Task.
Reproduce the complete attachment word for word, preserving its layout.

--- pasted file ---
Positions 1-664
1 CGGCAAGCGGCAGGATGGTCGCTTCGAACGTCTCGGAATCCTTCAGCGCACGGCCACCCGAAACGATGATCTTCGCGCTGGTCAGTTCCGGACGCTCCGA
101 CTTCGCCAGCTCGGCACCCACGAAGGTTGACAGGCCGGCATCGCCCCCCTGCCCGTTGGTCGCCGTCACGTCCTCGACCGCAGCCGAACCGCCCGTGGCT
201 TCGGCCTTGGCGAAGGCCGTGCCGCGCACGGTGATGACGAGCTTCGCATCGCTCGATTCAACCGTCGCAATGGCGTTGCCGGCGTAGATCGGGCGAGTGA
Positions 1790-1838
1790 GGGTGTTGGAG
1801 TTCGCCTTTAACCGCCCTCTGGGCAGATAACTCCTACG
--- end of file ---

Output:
Positions 1-664
1 CGGCAAGCGGCAGGATGGTCGCTTCGAACGTCTCGGAATCCTTCAGCGCACGGCCACCCGAAACGATGATCTTCGCGCTGGTCAGTTCCGGACGCTCCGA
101 CTTCGCCAGCTCGGCACCCACGAAGGTTGACAGGCCGGCATCGCCCCCCTGCCCGTTGGTCGCCGTCACGTCCTCGACCGCAGCCGAACCGCCCGTGGCT
201 TCGGCCTTGGCGAAGGCCGTGCCGCGCACGGTGATGACGAGCTTCGCATCGCTCGATTCAACCGTCGCAATGGCGTTGCCGGCGTAGATCGGGCGAGTGA
Positions 1790-1838
1790 GGGTGTTGGAG
1801 TTCGCCTTTAACCGCCCTCTGGGCAGATAACTCCTACG